Research in the lab focuses on understanding the molecular mechanisms by which phosphatases contribute to phosphorylation-dependent signal transduction in mitosis. We use cell biological, biochemical, and proteomics approaches to decipher the connectivity and complexity of these signaling events in normal and cancer cells. 

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F. Jon Kull, Ph.D.


F. Jon Kull

Rodgers Professor of Chemistry, and Biochemistry and Cell Biology

Dean, Guarini School of Graduate and Advanced Sciences

Office: 304 Burke

Phone: 603-646-1552 

Our laboratory uses biophysical techniques to study protein structure and function. Our goal is to understand at a fundamental level the conformational changes that occur in proteins as they complete the various cellular functions.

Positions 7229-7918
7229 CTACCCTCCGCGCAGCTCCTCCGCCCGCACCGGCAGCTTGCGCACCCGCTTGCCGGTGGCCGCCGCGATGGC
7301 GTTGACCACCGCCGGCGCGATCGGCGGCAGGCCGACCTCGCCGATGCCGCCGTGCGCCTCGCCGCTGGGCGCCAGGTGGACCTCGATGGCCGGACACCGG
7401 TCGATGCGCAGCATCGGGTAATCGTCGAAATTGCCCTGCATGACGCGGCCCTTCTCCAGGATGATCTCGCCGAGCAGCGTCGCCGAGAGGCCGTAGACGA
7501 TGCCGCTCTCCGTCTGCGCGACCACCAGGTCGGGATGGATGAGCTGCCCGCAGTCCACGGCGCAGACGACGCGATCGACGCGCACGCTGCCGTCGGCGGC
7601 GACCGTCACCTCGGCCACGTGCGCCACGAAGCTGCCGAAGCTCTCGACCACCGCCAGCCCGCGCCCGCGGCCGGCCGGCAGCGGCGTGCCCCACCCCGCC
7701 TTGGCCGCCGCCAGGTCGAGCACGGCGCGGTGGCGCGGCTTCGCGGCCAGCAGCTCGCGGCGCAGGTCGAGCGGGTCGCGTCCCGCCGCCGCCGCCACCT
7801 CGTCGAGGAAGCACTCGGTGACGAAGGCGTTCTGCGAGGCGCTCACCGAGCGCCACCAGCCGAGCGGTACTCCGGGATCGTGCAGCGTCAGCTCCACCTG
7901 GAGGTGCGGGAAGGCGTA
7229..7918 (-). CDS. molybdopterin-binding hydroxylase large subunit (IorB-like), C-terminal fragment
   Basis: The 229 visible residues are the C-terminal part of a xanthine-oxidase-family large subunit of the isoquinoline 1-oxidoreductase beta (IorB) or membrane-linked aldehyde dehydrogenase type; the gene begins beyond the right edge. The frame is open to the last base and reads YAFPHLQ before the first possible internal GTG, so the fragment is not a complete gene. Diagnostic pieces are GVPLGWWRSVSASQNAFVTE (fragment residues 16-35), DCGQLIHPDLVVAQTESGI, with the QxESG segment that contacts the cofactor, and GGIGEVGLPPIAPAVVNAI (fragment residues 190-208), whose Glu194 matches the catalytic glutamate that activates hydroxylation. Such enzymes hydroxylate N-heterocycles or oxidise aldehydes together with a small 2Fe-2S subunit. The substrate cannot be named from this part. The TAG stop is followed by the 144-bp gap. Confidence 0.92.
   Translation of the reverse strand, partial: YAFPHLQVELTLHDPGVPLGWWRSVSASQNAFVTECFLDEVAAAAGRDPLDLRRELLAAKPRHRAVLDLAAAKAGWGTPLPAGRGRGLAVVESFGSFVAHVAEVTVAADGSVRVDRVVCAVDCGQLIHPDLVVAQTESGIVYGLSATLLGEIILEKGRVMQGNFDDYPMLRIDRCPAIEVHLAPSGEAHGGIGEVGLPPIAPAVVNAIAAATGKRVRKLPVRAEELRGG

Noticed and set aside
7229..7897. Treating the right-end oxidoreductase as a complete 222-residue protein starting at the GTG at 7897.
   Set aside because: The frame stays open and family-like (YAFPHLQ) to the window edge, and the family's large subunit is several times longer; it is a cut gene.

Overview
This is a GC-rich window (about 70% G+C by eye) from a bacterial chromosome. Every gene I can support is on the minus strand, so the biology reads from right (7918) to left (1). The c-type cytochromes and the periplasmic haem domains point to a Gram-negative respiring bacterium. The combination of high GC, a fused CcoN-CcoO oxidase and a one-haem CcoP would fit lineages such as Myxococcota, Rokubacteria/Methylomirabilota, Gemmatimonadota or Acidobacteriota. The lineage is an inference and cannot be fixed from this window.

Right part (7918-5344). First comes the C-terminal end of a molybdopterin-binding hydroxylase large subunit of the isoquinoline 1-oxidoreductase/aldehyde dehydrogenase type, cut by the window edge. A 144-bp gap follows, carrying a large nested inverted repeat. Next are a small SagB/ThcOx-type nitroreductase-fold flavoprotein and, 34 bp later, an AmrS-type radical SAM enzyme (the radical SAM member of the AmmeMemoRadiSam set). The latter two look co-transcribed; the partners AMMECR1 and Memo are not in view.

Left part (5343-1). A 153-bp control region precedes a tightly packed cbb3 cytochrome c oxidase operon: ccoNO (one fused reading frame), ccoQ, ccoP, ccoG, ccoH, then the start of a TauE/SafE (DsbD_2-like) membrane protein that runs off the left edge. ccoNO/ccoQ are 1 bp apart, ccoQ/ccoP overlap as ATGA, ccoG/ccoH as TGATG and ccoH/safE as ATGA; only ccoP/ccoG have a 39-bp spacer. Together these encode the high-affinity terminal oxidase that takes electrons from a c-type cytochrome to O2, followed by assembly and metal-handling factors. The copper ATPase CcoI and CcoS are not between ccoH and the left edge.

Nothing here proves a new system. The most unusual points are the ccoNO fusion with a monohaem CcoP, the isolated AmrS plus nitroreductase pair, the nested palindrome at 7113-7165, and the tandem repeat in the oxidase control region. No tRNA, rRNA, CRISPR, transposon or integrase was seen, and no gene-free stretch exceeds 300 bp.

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Soni Lacefield, Ph.D.


Soni Lacefield, Ph.D.

Professor of Biochemistry and Cell Biology

Office:    413 Remsen

Phone:    603/646-5896

My research group investigates meiotic cell cycle regulation and chromosome segregation in budding yeast and mouse oogenesis. Our goal is to understand how checkpoint mechanisms monitor cell cycle events, how kinetochores attach to microtubules, and how both meiotic divisions are regulated to ensure faithful chromosome segregation. We use a combination of live cell imaging, cell biology, biochemistry, and genetics in our studies. 

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Jennifer E. Landino, Ph.D.

Assistant Professor, Biochemistry and Cell Biology

Office:  412 Remsen

Phone:  603-646-5926